The fatal flaw of trend-based brands

If you’re a founder, you probably got into the game partly through a desire for freedom.  Being your own boss and all that good stuff.

Central to this desire is a yearning for control.  To be in control not only of your time, but of your destiny.  To incubate yourself from the arbitrary whims of some random idiot.  Sure, even as a founder, you’re never going to totally avoid this issue.  There will always be some gatekeeper (investor, buyer, etc.) getting in your way.  But in the big picture at least, you’re in charge.  It’s you, and you alone, who are responsible for your success or failure.

Bearing this in mind then, I find it baffling just how many founders adopt strategies which chuck this hard-earned freedom straight out the window.

Rather than controlling their brand’s trajectory through the market – for better or worse – they adopt a strategy which is fundamentally passive, and leaves their fate totally to chance.

Sound like a bad idea?  It is, but it’s also super common, and it all comes down to this:

Aligning your success to a trend.

Many brands – especially in FMCG – come into being because their founder noticed growing product or lifestyle trend.  Plant-based, fermentation, plastic-free, nootropics, CBD, you know the kind of thing, the list is endless.  On seeing this, they think (quite logically) “if I get in early here then I’ll be able to ride the growth of this category straight to the top”.  So that’s just what they do: make a brand in the growing space, sit back, and wait.

Seems like a good idea, but with one tiny flaw: what do you do if the anticipated growth tsunami never comes?

Passive strategies like this, where brands wait to profit from a growing trend, are suicidal.  The problem is that only a tiny fraction of trends ever breakthrough into becoming mainstream concepts.  Industries which are experiencing “triple digit growth” are normally doing so simply because they only have triple digits of customers.  And the qualities which help an idea get traction with early adopters are often hinderances when it comes to wider traction.  (In other words something becoming popular in Planet Organic ironically makes it less likely to succeed in Tesco, not more).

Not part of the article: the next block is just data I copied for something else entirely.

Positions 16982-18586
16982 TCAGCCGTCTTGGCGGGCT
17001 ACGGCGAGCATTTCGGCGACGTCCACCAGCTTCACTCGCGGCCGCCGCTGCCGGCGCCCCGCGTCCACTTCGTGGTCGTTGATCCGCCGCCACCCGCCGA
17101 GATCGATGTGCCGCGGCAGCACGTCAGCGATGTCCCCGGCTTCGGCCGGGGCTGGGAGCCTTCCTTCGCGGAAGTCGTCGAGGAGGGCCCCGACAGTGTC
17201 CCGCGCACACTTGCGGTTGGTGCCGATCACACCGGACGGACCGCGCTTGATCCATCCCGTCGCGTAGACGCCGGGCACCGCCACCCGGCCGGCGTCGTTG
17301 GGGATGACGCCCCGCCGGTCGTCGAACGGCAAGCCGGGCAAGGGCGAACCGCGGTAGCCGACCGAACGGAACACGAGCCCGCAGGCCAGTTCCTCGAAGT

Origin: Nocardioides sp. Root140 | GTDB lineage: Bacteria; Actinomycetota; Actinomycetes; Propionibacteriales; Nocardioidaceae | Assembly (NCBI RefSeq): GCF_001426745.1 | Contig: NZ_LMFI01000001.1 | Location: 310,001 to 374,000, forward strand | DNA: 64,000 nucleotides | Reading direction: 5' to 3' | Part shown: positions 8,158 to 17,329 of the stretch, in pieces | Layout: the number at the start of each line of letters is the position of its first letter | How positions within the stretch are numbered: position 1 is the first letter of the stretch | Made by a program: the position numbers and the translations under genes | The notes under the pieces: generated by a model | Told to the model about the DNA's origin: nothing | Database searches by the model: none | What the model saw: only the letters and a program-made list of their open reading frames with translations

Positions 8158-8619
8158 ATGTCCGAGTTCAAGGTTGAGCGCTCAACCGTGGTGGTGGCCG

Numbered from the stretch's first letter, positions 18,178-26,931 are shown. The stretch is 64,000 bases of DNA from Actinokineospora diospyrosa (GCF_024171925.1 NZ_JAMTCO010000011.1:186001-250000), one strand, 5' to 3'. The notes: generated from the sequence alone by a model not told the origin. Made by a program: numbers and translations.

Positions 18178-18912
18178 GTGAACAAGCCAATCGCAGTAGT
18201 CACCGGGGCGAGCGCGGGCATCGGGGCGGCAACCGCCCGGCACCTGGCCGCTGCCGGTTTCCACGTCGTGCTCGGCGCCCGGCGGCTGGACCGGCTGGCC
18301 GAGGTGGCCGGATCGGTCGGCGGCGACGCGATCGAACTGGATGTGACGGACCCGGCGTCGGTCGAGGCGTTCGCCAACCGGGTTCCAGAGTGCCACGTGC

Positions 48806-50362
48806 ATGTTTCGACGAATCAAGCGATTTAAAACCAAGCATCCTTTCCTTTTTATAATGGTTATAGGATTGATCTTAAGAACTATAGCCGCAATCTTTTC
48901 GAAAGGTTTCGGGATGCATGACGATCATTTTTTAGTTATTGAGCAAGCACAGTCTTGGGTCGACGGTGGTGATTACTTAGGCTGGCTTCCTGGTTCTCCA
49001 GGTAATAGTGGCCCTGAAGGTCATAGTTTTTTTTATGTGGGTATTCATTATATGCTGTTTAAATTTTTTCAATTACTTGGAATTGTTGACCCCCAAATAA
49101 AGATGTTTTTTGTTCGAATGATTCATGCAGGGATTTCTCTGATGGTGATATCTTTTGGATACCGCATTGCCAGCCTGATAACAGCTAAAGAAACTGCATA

These quirky paradoxes seduce founders into gambling on ideas that are never going to make it – and furnish brands which die slow painful deaths as they wait years for the tide which never comes in.

Now, I need to pause here and make an important qualification, because I know that many of my readers run brands just like this, and the last thing I want to do is dunk on their ideas.

I am not saying that all brands who are tapping into a new trend are doomed.  On the contrary tapping into such trends is great.  I am simply saying that the ones who adopt a passive “wait for the trend to get big” strategy are doomed.  And unfortunately that’s most of them.

Creating a brand in a growing or nascent market is great provided you make sure you do so in a manner whereby you maintain control of your destiny, rather than leaving it to chance.


It’s simple: you must develop a strategy which assumes your category will never take off.

You must build your brand as if the wider trend was a total dud, that will be forgotten in 5 years.

You see all these trend-based products have two sides to them.  One side, the obvious and passive one, is the side which is tied to the wider concept.  Will this “thing” ever take off?  Will it become a mainstream concern?  The answer to this is generally “no”.  The other side however has more potential: what is this thing in and of itself?  What does it do, objectively, for consumers?  How can we sell it from first principles, to someone who’s never heard of it?  You see there’s a massive difference between selling a product off the back of a trend, and selling it on its own merits.

Let’s say you have, I don’t know, a CBD chocolate company.  (I’m sure thousands of these exist already).  On the one hand you can try to sell this on the back of the wider CBD trend: the more popular CBD becomes, the more popular your chocolate becomes.  That’s the bad strategy.  On the other hand you could ask “what if we were the only CBD product in the world?  What if we’d literally invented CBD, and put it in a chocolate?  How would we sell it then?  How would we sell it without leaning on the reputation of the category?”.  This is the thinking that will unlock a good strategy.

Pretending that you invented the trend, and selling it from first principles like this has double benefit.  First you have a strategy which is separate from the fate of the category, and which you control.  And second, if the category does take off in its own right, you will still be able to profit from it anyway – even more so in fact because you will have a differentiated position from all the other passive brands.

Ultimately my general position has always been that the world and the markets within it change far less than we think they do.  Walk around any supermarket and in truth it’s 95% the same as it was in 1992.  The fact that we all came of age in a period of flux as the world adjusted to the internet has tricked us into thinking that change is the natural order of things, but from a business point of view it isn’t – stasis is.

So please, don’t tie your fate to macro changes that may never happen.  Make a company that is fit for the world as it is today.  Because more than likely, that’s what will be fit for the world tomorrow too.

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